Gold rises to six-week high on Fed rate vow
Singapore, January 26, 2012
Gold jumped to its strongest in more than a month in choppy trade on Thursday after a promise by the US Federal Reserve to keep rock-bottom rates for at least two more years helped burnish the metal's safe-haven appeal.
Fed Chairman Ben Bernanke said the US central bank was ready to offer the economy additional stimulus after it announced it would likely keep interest rates near zero until at least late 2014.
Gold was steady at $1,709.79 an ounce after earlier hitting a high of $1,713.59 , its highest since mid-December, and then falling to a low around $1,705.
The metal posted its biggest one-day gain in four months on Wednesday.
'In terms of sentiment, I think the downside is still limited. I think only if we go to $1,800 or above, we have to see some selling pressure,' said Ronald Leung, director of Lee Cheong Gold Dealers in Hong Kong.
'Because the low interest (policy) will continue to 2014, I think it gives good support to stock and gold markets. But Hong Kong is still in a holiday mood. I don't expect too much activity on our side for the whole week. '
US gold rose 0.64 percent to $1,711 an ounce.
Gold contracts on the Tokyo Commodity Exchange also jumped.
The most active December 2012 contract posted its biggest one-day gain since last October, hitting a high of 4,295 yen a gram.
The physical market saw a mixture of activity, with jewellers cashing in on gold following gains in prices.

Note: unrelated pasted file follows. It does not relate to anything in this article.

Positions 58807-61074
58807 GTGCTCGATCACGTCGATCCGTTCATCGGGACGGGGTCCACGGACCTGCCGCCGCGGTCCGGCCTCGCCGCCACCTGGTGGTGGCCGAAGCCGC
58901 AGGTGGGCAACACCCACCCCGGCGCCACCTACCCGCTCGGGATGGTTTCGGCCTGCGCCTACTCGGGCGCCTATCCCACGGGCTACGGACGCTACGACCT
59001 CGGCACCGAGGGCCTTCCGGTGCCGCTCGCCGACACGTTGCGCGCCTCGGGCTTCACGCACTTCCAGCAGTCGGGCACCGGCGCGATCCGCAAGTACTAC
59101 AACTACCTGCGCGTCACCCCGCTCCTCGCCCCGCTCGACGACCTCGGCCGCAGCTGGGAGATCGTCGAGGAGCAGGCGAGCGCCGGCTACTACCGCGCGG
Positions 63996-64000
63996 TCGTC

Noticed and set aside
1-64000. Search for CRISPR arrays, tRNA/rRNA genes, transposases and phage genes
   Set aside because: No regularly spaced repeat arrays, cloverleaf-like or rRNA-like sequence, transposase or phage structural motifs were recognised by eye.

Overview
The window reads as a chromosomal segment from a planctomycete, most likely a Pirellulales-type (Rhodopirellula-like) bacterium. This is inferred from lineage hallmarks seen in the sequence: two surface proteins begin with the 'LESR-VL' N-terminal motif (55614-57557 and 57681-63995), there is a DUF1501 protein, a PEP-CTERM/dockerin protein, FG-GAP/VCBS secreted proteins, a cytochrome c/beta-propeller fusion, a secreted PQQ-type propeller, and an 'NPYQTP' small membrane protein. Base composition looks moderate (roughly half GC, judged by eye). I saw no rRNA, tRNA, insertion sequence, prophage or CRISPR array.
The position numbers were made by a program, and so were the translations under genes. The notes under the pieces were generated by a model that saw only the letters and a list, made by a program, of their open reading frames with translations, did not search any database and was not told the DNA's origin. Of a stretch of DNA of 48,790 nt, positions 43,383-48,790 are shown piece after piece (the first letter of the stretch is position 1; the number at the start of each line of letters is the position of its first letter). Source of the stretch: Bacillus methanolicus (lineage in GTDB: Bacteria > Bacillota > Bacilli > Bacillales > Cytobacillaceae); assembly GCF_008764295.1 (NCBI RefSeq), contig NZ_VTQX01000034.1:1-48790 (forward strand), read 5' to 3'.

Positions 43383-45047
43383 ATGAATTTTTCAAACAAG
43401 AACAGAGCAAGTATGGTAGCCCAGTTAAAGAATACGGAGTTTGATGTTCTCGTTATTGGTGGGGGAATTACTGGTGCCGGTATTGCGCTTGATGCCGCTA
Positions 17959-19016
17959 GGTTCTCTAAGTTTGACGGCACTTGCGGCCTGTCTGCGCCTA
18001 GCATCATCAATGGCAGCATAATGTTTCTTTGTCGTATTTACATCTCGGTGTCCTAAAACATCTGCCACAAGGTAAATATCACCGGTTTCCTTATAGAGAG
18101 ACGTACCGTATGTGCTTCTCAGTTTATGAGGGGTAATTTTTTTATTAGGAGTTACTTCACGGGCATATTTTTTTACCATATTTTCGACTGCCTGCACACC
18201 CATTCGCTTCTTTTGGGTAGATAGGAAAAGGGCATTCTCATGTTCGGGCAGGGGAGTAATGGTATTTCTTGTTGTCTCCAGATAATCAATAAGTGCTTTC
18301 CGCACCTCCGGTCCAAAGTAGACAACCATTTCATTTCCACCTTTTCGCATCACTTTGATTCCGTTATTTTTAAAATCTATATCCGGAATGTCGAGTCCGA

'We've seen profit-taking out of Indonesia early this morning. But there's also physical offtake and export from Thailand. It's such an odd market,' said a dealer in Singapore.
Shares in Asia and the euro firmed on Thursday after the Fed said it would keep interest rates low for a period longer than expected, providing ample liquidity to spur growth.
Low interest rates particularly benefit zero-yielding gold, unlike stocks and bonds. Minimal borrowing costs also tend to fuel a gradual increase in commodity prices, supporting the metal's traditional role as a hedge against inflation.
But volatile trade in recent days suggested some investors were unsure about direction, with the debt crisis still persisting in Europe.
'Gold has also become increasingly vulnerable to external cataclysmic events that trigger abrupt changes when there are no apparent reasons for gold to perform that way,' said Pradeep Unni, senior analyst at Richcomm Global Services.
'Such wild movements have reduced the peculiar attribute of gold as a hedge against equity market slides. This aims to point out that part of the rally in gold is also due to heightened investor optimism in global financial markets and any slide in equity markets may spill over to gold too.' – Reuters